External links


  1. Fraser IP, Koziel H, Ezekowitz RA (1998). "The serum mannose-binding protein and the macrophage mannose receptor are pattern recognition molecules that link innate and adaptive immunity". Semin. Immunol. 10 (5): 363–72. doi:10.1006/smim.1998.0141. PMID 9799711.
  2. Worthley DL, Bardy PG, Mullighan CG (2005). "Mannose-binding lectin: biology and clinical implications". Internal medicine journal. 35 (9): 548–55. doi:10.1111/j.1445-5994.2005.00908.x. PMID 16105157.
  3. Sheriff S, Chang CY, Ezekowitz RA (November 1994). "Human mannose-binding protein carbohydrate recognition domain trimerizes through a triple alpha-helical coiled-coil". Nat. Struct. Biol. 1 (11): 789–94. doi:10.1038/nsb1194-789. PMID 7634089.
  4. Sastry K, Herman GA, Day L, Deignan E, Bruns G, Morton CC, Ezekowitz RA (October 1989). "The human mannose-binding protein gene. Exon structure reveals its evolutionary relationship to a human pulmonary surfactant gene and localization to chromosome 10". J. Exp. Med. 170 (4): 1175–89. doi:10.1084/jem.170.4.1175. PMC 2189467. PMID 2477486.
  5. Guo N, Mogues T, Weremowicz S, Morton CC, Sastry KN (March 1998). "The human ortholog of rhesus mannose-binding protein-A gene is an expressed pseudogene that localizes to chromosome 10". Mamm. Genome. 9 (3): 246–9. doi:10.1007/s003359900735. PMID 9501312.
  6. 6.0 6.1 Seyfarth J, Garred P, Madsen HO (2005). "The 'involution' of mannose-binding lectin". Human Molecular Genetics. 14 (19): 2859–69. doi:10.1093/hmg/ddi318. PMID 16115813.
  7. Online Mendelian Inheritance in Man (OMIM) mannose-binding protein deficiency -614372
  8. 8.0 8.1 Colley KJ, Baenziger JU (1987). "Identification of the posttranslational modifications of the core-specific lectin. The core-specific lectin contains hydroxyproline, hydroxylysine, and glucosylgalactosylhydroxylysine residues". J Biol Chem. 262 (21): 10290–5. PMID 3611062.
  9. "Mannose-binding protein C precursor [Homo sapiens]". Retrieved 2012-01-03.
  10. Jensen PH, Laursen I, Matthiesen F, Højrup P (2007). "Posttranslational modifications in human plasma MBL and human recombinant MBL". Biochimica et Biophysica Acta (BBA) - Proteins and Proteomics. 1774: 335–44. doi:10.1016/j.bbapap.2006.12.008.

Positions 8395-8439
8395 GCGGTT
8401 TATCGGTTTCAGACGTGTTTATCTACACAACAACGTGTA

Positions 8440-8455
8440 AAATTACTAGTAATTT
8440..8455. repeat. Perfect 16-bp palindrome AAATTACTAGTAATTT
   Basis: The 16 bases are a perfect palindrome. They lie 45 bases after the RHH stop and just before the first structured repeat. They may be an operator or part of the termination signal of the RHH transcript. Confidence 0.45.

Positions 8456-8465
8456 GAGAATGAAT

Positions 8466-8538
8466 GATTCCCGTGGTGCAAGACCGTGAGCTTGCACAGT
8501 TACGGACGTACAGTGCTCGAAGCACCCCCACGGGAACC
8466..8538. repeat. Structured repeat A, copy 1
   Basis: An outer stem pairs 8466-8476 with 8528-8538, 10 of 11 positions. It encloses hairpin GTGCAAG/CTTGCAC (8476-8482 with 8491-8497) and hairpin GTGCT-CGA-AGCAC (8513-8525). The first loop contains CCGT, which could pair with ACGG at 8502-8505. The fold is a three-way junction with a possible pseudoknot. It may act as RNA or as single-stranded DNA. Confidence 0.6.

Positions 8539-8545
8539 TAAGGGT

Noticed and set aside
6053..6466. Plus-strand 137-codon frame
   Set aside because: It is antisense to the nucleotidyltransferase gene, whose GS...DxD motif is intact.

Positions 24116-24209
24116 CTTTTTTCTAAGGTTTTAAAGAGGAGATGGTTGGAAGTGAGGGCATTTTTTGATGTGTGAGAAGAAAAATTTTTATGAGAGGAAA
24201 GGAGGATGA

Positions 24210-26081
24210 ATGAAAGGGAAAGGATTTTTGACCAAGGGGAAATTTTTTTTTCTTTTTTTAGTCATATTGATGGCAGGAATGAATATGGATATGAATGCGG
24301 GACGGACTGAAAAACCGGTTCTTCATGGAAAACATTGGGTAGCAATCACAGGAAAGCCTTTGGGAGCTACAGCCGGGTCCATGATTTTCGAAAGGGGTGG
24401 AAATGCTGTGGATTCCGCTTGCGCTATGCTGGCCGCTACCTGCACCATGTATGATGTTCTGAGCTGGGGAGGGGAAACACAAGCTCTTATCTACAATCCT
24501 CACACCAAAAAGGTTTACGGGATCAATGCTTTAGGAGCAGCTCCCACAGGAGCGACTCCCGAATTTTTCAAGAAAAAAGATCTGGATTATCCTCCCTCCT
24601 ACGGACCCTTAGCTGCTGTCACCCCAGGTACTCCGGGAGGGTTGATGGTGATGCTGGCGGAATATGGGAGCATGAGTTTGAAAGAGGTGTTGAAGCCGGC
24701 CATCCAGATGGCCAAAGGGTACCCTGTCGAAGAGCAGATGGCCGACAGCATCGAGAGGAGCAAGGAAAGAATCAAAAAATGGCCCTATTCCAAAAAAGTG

11. Tomaiuolo R, Ruocco A, Salapete C, Carru C, Baggio G, Franceschi C, Zinellu A, Vaupel J, Bellia C, Lo Sasso B, Ciaccio M, Castaldo G, Deiana L (March 2012). "Activity of mannose-binding lectin (MBL) in centenarians". Aging Cell. 11 (3): 394–400. doi:10.1111/j.1474-9726.2012.00793.x. PMID 22239660.
  12. Ogden CA, deCathelineau A, Hoffmann PR, Bratton D, Ghebrehiwet B, Fadok VA, Henson PM (September 2001). "C1q and mannose binding lectin engagement of cell surface calreticulin and CD91 initiates macropinocytosis and uptake of apoptotic cells". J. Exp. Med. 194 (6): 781–95. doi:10.1084/jem.194.6.781. PMC 2195958. PMID 11560994.
  13. Stuart LM, Takahashi K, Shi L, Savill J, Ezekowitz RA (March 2005). "Mannose-binding lectin-deficient mice display defective apoptotic cell clearance but no autoimmune phenotype". J. Immunol. 174 (6): 3220–6. doi:10.4049/jimmunol.174.6.3220. PMID 15749852.
  14. Choteau, L; Parny, M; François, N; Bertin, B; Fumery, M; Dubuquoy, L; Takahashi, K; Colombel, J-F; Jouault, T; Poulain, D; Sendid, B; Jawhara, S (7 October 2015). "Role of mannose-binding lectin in intestinal homeostasis and fungal elimination". Mucosal Immunology. 9 (3): 767–776. doi:10.1038/mi.2015.100. ISSN 1933-0219.
  15. de Jong MA, Vriend LE, Theelen B, Taylor ME, Fluitsma D, Boekhout T, Geijtenbeek TB (March 2010). "C-type lectin Langerin is a beta-glucan receptor on human Langerhans cells that recognizes opportunistic and pathogenic fungi". Mol. Immunol. 47 (6): 1216–25. doi:10.1016/j.molimm.2009.12.016. PMC 2837148. PMID 20097424.
  16. Ji X, Gewurz H, Spear GT (February 2005). "Mannose binding lectin (MBL) and HIV". Mol. Immunol. 42 (2): 145–52. doi:10.1016/j.molimm.2004.06.015. PMID 15488604.
  17. Herpers, B L; Endeman, H; de Jong, B A W; de Jongh, B M; Grutters, J C; Biesma, D H; vam Velzen-Blad, H (Jun 2009). "Acute-phase responsiveness of mannose-binding lectin in community-acquired pneumonia is highly dependent upon MBL2 genotypes". Clin Exp Immunol. 156 (3): 488–94. doi:10.1111/j.1365-2249.2009.03929.x. PMC 2691978. PMID 19438602.
  18. Worthley DL, Bardy PG, Gordon DL, Mullighan CG (October 2006). "Mannose-binding lectin and maladies of the bowel and liver". World J. Gastroenterol. 12 (40): 6420–8. PMID 17072973.
  19. Hibberd, M. L.; Sumiya, M.; Summerfield, J. A.; Booy, R.; Levin, M. (1999). "Association of variants of the gene for mannose-binding lectin with susceptibility to meningococcal disease". The Lancet. 353 (9158): 1049. doi:10.1016/S0140-6736(98)08350-0.
  20. Faber, J.; Schuessler, T.; Finn, A.; Murdoch, C.; Zenz, W.; Habermehl, P.; Meyer, C. U.; Zabel, B. U.; Schmitt, H. J.; Zepp, F.; Knuf, M. (2007). "Age-Dependent Association of Human Mannose-Binding Lectin Mutations with Susceptibility to Invasive Meningococcal Disease in Childhood". The Pediatric Infectious Disease Journal. 26 (3): 243–246. doi:10.1097/01.inf.0000256751.76218.7c. PMID 17484222.
  21. Bradley, D. T.; Bourke, T. W.; Fairley, D. J.; Borrow, R.; Shields, M. D.; Young, I. S.; Zipfel, P. F.; Hughes, A. E. (2012). "Genetic susceptibility to invasive meningococcal disease: MBL2 structural polymorphisms revisited in a large case-control study and a systematic review". International Journal of Immunogenetics: no. doi:10.1111/j.1744-313X.2012.01095.x.